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Study Reveals the Perfect Number of Extra Minutes’ Sleep Per Night For Improved Mindfulness


Getting an extra 29 minutes of sleep each night can be the key to improving mindfulness, a critical resource that has benefits for daily well-being and job performance.

Mindfulness is achieved by deliberately bringing an individual’s awareness and attention to experiences that occur in the present moment without forming an opinion.

Unlike previous studies, new research published in Sleep health looked at how the multiple dimensions of nighttime sleep affect daily attention, rather than just focusing on the quality or duration of sleep.

The study, led by the University of South Florida, found that better sleep improves mindfulness the next day, which in turn reduces daytime sleepiness.

The research focused on nurses, the largest group of healthcare professionals whose need for optimal sleep and mindful care is particularly high.

Sleep problems are common in this population due to long shifts, lack of control over the situation, and proximity to life-threatening health conditions. Your optimal sleep health and mindfulness are particularly important as you work on the front lines of the COVID-19 pandemic.

“One can be awake and alert, but not necessarily aware. Similarly, one may be tired or slightly aroused, but can still be alert. ” said lead author Soomi Lee, assistant professor of aging studies at USF. Mindfulness goes beyond being awake. It indicates the control of attention and self-regulation that facilitates sensitivity and adaptive adjustment to environmental and internal cues, which are essential when providing conscious care to patients and managing stressful situations effectively ”.

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Lee and his colleagues at USF and Moffitt Cancer Center followed 61 nurses for two weeks and examined multiple characteristics of sleep health. They found that the nurses’ mindfulness was greater than usual after nights with more adequate sleep, better sleep quality, lower efficiency, and longer sleep duration (half an hour longer).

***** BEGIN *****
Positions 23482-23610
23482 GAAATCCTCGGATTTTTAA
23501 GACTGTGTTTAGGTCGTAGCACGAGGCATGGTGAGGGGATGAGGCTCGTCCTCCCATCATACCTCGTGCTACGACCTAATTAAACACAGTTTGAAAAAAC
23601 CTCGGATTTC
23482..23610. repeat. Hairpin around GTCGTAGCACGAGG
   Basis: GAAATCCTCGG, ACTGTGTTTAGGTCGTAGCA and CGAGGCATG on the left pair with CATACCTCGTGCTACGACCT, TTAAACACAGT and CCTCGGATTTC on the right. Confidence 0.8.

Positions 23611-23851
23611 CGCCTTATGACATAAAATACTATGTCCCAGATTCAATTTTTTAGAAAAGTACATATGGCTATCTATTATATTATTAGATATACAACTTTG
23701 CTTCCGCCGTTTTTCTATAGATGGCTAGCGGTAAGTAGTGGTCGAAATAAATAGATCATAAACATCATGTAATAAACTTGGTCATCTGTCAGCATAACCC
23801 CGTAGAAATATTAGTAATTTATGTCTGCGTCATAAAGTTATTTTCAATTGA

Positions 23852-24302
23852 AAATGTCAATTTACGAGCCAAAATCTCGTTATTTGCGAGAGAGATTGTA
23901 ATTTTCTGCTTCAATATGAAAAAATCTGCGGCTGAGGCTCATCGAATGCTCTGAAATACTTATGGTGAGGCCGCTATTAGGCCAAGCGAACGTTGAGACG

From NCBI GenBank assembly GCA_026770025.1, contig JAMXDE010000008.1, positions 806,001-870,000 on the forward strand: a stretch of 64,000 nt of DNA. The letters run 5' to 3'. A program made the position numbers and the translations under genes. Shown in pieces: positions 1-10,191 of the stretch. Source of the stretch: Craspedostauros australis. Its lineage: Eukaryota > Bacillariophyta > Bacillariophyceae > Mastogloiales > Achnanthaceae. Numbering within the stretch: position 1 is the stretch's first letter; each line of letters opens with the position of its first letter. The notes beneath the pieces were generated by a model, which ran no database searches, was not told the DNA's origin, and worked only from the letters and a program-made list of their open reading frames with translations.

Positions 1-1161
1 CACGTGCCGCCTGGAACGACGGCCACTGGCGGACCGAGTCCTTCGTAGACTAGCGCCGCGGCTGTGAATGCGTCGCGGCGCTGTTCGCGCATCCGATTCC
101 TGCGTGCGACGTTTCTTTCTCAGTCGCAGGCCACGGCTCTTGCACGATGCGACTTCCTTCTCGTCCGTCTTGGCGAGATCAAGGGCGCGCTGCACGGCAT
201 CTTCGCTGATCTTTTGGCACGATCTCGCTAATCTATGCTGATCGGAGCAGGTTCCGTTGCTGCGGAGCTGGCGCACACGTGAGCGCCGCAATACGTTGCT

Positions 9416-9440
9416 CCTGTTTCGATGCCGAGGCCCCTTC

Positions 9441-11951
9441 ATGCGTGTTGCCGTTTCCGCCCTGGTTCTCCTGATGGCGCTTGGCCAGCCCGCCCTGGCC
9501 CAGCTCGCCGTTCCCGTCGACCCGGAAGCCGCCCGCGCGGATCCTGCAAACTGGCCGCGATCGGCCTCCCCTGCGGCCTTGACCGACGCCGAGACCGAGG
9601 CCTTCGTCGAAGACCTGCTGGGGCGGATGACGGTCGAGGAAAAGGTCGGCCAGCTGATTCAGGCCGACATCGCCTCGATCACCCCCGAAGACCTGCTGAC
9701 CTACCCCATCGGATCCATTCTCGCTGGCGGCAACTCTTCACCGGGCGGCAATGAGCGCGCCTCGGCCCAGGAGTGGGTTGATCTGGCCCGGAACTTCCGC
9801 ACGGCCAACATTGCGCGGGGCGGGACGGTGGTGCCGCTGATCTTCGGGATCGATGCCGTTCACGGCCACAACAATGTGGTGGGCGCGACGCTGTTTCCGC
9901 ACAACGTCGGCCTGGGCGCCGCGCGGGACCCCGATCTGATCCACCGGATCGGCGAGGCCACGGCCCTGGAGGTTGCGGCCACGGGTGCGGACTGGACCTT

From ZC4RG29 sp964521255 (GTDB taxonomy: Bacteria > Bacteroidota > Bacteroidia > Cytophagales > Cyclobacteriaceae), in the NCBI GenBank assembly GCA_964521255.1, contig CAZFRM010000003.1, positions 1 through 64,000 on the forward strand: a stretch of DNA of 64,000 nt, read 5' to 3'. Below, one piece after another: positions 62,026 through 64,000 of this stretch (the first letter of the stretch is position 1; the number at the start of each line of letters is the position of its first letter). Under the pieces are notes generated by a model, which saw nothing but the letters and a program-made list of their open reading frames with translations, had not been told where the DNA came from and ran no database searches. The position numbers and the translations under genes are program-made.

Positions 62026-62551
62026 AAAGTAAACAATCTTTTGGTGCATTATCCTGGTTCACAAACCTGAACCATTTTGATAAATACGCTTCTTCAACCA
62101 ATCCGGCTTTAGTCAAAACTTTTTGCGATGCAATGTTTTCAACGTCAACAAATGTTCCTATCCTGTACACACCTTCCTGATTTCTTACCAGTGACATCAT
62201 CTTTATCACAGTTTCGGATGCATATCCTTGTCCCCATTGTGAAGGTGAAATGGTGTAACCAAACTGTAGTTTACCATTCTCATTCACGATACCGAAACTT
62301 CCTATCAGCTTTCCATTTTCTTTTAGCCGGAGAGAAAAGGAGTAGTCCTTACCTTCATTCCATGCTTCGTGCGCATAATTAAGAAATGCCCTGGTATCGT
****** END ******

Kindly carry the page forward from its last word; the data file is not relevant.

Daily mindfulness helped reduce same-day sleepiness. Those with the most mindfulness were also 66% less likely to experience insomnia symptoms during the two-week study period.

The researchers reached these conclusions by using a variety of tools to measure how much the participants were attentive in each daily moment and how their mental states were affected by sleep.

Participants were asked to answer daily questions about mindfulness and sleepiness three times a day for two weeks using the smartphone app, RealLife Exp.

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Daily attention was measured using the Mindfulness Awareness Scale, which asked questions such as “I was doing something automatically, without being aware of what I was doing” and “It was difficult for me to focus on what was happening.” Participants also wore an Actiwatch Spectrum device for the same two weeks that measured wrist movement activity to quantify sleep and wake patterns.

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The findings of this study provide information on the development of a behavioral health intervention strategy for a broader range of people, especially healthcare workers who need better sleep and mindfulness. Given the association between mindfulness and better patient care, improving sleep in this population can also provide significant benefits for patient health outcomes.

(Source: University of South Florida)

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